Regional Reviews: New Jersey
Paper Mill's White Christmas:
Also see Bob's review of Over the River and Through the Woods
Marc Bruni, who was the stage musical's original Associate Director (Walter Bobbie directed), and original choreographer Randy Skinner are on hand along with seven leading cast members recreating the roles that they played in either or both of the Broadway holiday season engagements. Bruni and Skinner have brought an expertise and enthusiasm to the proceedings which makes this smooth, high stepping White Christmas feel fresh and alive. My only reservation with the direction, and it is a small one indeed, is that the broad and raucous comic interaction of Rita and Rhoda, the chorines with whom Phil canoodles, is a poor fit, and would play to better effect if it were toned down.
The tiptop production is a virtual duplication of the Broadway productions featuring the clever and delightfully colorful scenery designed by Anna Louizos. There is a stunning black and whitewith just a slight touch of yellowsetting for a high end supper club in New York which conveys an aura of icy sophistication in stark contrast to the panoply of warm settings otherwise on view. Light and airy, Louizos' scenery moves in and out with a smooth and swift fluidity which is sometimes faster than the eye (note the set changes for Jimmy's Back Room and its delightful production dance number, "The Best Things Happen When You Dance"). Carrie Robbins' equally colorful parade of costumes, lush and often witty, are a show unto themselves.
The sentimental, serviceable book tells of Bob Wallace and Phil Davis (Bing Crosby and Danny Kaye in the film), a successful Broadway song and dance team who, ten years after World War II service, find themselves in the financially threatened Vermont inn of their beloved General where they gather their Broadway colleagues to stage a Christmas Eve show. They also arrange a reunion of their army unit. Their efforts are put forth to save the inn and do their General honor. A pair of singing sisters, Betty and Judy Haynes (Rosemary Clooney and Vera Ellen in the film), whose employment at the inn has brought Bob and Phil there provide the romantic complications. Songs from the Irving Berlin catalogue along with songs written for the 1954 film have been seamlessly integrated by David Ives and Paul Blake into their stage adaptation.
Tony Yazbeck and Meredith Patterson are absolutely terrific as Phil and Judy. They perform their smooth, flashy dance numbers and comedy routines with aplomb and unerring skill. The chemistry between them is quite remarkable. At or near the top of the production's many highlights is "a show within the show" (song and) dance routine to Berlin's high spirited beauty, "I Love a Piano." Randy Skinner's extended exuberant choreography which repeatedly tops itself, Bruce Pomahac's inventive dance arrangements, and sixteen terrific dancers led by the exceptional Yazbeck and Patterson create the musical comedy joy that make White Christmas a show that will be enjoyed even by those immune to its sentimental charms.
James Clow (Bob) sings most agreeably, but his performance lacks the requisite smooth and easy charm. Jill Paice, who plays opposite him as Betty, sings gorgeously and conveys charm and a welcome crisp intelligence. During a crisis in their relationship, Paice sings a dramatic "Love, You Didn't Do Right By Me" (on stage at the super club) followed in tandem by the pursuing Clow's skillfully interpreted "How Deep is the Ocean." Beautiful work all the way around with superb vocals, arrangements, and song selection and placement.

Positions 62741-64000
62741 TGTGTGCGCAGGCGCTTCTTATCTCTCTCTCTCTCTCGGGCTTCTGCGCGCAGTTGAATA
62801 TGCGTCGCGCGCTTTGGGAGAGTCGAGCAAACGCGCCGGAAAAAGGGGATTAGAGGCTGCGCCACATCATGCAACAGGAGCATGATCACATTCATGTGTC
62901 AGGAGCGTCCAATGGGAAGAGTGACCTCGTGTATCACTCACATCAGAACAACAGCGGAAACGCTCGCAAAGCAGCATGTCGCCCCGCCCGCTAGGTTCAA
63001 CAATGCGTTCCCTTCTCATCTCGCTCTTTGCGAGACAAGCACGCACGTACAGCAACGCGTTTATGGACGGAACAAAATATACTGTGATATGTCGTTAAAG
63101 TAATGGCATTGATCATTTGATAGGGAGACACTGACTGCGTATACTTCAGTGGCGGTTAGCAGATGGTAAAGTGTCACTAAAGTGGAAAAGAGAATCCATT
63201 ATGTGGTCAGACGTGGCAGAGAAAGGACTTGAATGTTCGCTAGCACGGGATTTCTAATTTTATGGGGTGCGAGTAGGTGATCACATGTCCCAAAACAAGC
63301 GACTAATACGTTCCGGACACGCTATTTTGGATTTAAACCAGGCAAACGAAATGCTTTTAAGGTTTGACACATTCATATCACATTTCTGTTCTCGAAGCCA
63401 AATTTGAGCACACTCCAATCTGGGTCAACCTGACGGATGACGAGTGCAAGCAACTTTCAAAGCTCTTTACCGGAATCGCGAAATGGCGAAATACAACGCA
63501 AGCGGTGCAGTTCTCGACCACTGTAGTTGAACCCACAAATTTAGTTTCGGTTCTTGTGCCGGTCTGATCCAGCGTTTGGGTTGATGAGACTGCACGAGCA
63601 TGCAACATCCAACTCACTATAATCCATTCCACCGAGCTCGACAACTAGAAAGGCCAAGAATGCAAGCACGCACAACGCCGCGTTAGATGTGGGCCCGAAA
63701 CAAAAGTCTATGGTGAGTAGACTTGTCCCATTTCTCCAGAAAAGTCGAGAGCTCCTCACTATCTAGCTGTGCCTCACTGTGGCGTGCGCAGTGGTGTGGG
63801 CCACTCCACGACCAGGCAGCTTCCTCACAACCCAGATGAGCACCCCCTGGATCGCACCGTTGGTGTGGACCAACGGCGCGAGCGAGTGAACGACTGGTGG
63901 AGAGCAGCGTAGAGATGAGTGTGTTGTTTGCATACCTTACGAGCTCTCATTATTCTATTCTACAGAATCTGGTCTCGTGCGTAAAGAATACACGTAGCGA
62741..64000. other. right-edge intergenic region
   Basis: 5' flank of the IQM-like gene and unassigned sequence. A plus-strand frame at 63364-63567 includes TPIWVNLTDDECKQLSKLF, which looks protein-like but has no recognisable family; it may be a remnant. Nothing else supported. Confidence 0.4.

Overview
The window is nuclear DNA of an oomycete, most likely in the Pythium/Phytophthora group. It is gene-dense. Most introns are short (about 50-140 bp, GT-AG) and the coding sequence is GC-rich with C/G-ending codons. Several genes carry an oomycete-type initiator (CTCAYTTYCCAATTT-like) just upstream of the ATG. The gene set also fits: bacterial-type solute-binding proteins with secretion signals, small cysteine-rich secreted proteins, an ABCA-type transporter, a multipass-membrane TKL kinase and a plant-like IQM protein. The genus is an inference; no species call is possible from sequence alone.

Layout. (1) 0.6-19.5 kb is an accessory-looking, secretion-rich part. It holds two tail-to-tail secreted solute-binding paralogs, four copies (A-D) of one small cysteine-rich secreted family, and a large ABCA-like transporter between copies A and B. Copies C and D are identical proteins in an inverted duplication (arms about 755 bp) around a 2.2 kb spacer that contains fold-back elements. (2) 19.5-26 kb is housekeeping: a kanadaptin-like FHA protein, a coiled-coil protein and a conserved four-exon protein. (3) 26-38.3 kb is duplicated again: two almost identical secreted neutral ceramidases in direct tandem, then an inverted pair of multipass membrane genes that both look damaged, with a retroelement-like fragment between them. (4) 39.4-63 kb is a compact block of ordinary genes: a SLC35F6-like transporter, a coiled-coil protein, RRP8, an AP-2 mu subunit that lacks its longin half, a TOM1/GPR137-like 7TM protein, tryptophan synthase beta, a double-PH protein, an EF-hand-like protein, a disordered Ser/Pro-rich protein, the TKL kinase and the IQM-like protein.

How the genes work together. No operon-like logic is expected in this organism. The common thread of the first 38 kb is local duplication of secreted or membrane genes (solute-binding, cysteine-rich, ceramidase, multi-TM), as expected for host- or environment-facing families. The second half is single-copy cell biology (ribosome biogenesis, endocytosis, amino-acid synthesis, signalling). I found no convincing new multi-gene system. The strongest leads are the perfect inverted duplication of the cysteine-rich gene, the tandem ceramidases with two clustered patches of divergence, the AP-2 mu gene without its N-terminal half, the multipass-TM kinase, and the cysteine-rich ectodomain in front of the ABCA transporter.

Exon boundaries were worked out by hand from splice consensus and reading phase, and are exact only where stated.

Edward James Hyland brings rich detail to his General Henry Waverly investing much humor and genuine feeling into his portrayal. Andie Mechanic as his precocious nine-year-old granddaughter is a most assured and talented young actress who makes the most of her spotlight number.
A special treat of this Paper Mill production is the show-stopping presence of Lorna Luft in the role of Martha Watson, the feisty lady who runs the Columbia Inn for the General, and lovingly cares for him and his granddaughter despite the fact that the General doesn't choose to notice. Frankly, I had no idea that Luft was the consummate stage performer that she is here. Her Martha, who unsurprisingly used to be in show business and wants to perform at the Christmas Eve show, is a sparkling delight throughout. And when Martha gets to strut her stuff, Luft blows the roof off the place with a bit of vibrato, her ever powerful pipes and stage savvy movement, and an irresistible "Let Me Sing and I'm Happy." Luft's performance is so strong that this would remain a special moment even without the iconography that goes with being Judy Garland's daughter. For me, this number had the thrill which I wanted but didn't get from "I'm Still Here" in the current Broadway Follies. And in White Christmas, no less.
Watching the film that is the source material for this stage musical is no match for the pleasure of attending Paper Mill's live and alive, song and dance filled, freshly minted production of Irving Berlin's White Christmas.
Irving Berlin's White Christmas continues performances (Evenings: Wednesday-Sunday 7 pm/ Matinees: Thursday, Saturday, Sunday 7 pm - Additional Performances Tuesday 12/20 - 7 pm/ No Performance 12/24 7 pm) through December 24, 2011, at the Paper Mill Playhouse, 3 Brookside Drive, Millburn, NJ 07041. Box Office: 973-376-4343; online: www.papermill.org.
Irving Berlin's White ChristmasMusic and Lyrics by Irving Berlin; Book by David Ives and Paul Blake; directed by Marc Bruni